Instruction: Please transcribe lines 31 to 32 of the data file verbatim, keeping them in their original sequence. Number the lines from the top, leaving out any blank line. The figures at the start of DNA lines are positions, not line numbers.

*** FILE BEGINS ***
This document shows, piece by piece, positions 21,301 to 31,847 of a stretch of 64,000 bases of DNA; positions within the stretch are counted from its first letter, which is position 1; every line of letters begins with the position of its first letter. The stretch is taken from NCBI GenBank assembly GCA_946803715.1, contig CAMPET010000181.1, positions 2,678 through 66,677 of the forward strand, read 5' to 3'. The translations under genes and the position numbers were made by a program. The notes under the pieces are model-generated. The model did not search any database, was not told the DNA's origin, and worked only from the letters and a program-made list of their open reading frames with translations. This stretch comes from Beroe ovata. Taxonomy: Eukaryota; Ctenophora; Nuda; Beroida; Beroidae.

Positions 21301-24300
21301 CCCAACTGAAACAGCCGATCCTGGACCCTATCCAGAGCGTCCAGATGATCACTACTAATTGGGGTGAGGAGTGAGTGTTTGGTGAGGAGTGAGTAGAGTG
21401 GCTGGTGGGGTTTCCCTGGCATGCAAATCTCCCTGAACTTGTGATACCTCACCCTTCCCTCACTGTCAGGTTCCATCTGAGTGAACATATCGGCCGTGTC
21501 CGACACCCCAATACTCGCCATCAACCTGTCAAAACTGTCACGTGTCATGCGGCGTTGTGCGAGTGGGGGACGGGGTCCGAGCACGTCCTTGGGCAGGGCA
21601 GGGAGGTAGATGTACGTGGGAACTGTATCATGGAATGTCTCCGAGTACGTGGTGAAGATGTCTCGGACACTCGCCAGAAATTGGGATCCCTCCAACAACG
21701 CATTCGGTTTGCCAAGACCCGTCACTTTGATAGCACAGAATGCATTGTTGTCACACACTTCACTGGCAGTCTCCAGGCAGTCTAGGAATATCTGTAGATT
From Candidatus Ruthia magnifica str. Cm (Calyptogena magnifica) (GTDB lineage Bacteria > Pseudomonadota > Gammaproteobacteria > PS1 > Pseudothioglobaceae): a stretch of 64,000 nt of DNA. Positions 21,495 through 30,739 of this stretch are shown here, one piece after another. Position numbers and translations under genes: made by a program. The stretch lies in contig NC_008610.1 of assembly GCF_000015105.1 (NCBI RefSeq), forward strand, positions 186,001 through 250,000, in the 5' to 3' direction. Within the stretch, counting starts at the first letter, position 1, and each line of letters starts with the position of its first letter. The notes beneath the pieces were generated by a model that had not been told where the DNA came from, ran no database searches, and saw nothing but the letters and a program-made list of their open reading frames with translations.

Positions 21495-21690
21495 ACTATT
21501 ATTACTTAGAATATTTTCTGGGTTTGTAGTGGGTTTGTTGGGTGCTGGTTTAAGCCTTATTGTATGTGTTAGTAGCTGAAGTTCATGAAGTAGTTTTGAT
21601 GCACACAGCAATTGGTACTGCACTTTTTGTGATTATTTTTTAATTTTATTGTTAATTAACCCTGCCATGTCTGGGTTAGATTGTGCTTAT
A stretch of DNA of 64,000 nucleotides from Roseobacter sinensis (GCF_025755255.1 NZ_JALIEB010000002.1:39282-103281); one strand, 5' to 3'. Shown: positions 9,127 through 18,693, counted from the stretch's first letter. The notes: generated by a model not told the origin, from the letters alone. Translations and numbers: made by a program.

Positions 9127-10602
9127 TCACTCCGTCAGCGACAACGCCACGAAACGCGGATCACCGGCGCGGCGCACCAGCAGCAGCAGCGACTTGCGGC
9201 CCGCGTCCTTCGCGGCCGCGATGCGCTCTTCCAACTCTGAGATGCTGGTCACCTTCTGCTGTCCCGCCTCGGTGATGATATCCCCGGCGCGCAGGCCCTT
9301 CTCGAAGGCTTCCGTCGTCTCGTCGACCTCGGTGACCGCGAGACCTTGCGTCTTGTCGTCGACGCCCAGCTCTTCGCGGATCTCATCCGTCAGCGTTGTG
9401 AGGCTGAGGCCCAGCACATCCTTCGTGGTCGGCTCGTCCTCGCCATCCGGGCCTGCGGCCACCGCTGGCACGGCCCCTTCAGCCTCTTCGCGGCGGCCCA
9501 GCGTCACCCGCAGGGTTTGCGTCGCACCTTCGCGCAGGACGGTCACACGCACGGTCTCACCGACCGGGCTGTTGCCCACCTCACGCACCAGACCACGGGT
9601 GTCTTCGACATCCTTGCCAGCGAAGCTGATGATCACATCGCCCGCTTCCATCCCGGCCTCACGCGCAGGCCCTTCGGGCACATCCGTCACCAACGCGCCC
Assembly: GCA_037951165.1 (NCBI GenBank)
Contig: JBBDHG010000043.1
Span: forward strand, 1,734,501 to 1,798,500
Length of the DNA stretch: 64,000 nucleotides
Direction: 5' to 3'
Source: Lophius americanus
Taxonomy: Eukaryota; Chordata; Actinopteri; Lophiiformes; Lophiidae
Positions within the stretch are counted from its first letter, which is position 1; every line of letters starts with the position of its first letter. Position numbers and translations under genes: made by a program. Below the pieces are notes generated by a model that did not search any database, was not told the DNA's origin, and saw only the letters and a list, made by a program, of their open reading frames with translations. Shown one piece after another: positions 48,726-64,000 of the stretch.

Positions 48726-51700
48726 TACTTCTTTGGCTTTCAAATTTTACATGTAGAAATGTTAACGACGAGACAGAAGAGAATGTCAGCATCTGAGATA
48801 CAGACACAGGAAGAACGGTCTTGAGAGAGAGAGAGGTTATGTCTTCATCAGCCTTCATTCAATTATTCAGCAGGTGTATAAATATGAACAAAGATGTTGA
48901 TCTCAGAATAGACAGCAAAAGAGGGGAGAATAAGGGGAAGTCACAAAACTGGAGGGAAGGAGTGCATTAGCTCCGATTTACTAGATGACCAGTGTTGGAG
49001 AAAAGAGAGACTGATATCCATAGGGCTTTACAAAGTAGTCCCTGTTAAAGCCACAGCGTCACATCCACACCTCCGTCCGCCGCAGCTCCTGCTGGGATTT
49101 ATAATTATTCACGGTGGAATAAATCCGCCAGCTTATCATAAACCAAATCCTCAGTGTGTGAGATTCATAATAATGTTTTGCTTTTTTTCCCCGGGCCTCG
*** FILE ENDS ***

48801 CAGACACAGGAAGAACGGTCTTGAGAGAGAGAGAGGTTATGTCTTCATCAGCCTTCATTCAATTATTCAGCAGGTGTATAAATATGAACAAAGATGTTGA
48901 TCTCAGAATAGACAGCAAAAGAGGGGAGAATAAGGGGAAGTCACAAAACTGGAGGGAAGGAGTGCATTAGCTCCGATTTACTAGATGACCAGTGTTGGAG